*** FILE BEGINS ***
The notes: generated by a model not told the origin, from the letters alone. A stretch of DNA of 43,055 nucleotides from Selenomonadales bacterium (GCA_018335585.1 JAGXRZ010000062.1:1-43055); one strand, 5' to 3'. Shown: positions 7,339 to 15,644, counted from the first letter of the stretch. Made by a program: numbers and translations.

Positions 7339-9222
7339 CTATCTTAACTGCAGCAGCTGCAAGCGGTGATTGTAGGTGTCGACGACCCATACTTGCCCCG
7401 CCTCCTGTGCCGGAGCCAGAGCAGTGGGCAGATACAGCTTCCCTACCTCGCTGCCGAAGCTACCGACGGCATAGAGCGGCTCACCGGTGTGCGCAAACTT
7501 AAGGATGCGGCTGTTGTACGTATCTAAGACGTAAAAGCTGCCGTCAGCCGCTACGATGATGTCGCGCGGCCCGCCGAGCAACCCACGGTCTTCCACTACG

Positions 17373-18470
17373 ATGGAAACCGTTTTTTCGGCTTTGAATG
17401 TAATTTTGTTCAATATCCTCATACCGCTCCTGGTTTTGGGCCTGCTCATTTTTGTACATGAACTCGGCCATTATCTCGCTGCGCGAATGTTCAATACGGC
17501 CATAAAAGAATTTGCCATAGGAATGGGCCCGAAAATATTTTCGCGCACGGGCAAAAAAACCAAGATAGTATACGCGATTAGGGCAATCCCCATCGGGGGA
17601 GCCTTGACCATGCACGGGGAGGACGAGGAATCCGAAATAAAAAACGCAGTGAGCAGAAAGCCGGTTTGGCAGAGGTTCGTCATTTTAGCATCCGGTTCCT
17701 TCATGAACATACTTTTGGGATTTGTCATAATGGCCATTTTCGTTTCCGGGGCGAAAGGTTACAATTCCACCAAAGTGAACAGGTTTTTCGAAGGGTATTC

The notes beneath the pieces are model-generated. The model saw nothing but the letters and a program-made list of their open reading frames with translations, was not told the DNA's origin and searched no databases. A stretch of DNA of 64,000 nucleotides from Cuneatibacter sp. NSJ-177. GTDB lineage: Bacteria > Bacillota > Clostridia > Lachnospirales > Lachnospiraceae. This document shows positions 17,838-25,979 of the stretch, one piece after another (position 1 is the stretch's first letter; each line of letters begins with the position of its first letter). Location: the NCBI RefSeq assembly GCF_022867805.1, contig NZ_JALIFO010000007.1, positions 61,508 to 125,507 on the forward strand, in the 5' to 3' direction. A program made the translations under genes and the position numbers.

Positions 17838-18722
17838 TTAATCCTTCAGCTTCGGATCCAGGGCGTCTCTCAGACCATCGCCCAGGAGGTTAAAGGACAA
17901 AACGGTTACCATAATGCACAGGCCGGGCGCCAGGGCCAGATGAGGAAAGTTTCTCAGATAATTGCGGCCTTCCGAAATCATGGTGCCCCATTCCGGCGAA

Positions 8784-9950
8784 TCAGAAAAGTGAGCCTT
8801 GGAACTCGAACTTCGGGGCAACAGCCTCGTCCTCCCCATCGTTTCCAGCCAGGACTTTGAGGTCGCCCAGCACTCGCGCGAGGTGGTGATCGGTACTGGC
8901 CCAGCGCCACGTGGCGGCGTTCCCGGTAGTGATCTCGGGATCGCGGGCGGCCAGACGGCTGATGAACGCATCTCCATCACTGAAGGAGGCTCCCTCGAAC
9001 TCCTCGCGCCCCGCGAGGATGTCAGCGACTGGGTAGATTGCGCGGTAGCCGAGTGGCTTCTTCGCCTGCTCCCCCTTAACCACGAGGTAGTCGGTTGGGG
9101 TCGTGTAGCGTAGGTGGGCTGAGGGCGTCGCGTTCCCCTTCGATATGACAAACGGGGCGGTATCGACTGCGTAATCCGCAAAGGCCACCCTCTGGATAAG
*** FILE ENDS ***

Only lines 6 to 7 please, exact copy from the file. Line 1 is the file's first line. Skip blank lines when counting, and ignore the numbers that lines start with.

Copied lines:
Positions 17373-18470
17373 ATGGAAACCGTTTTTTCGGCTTTGAATG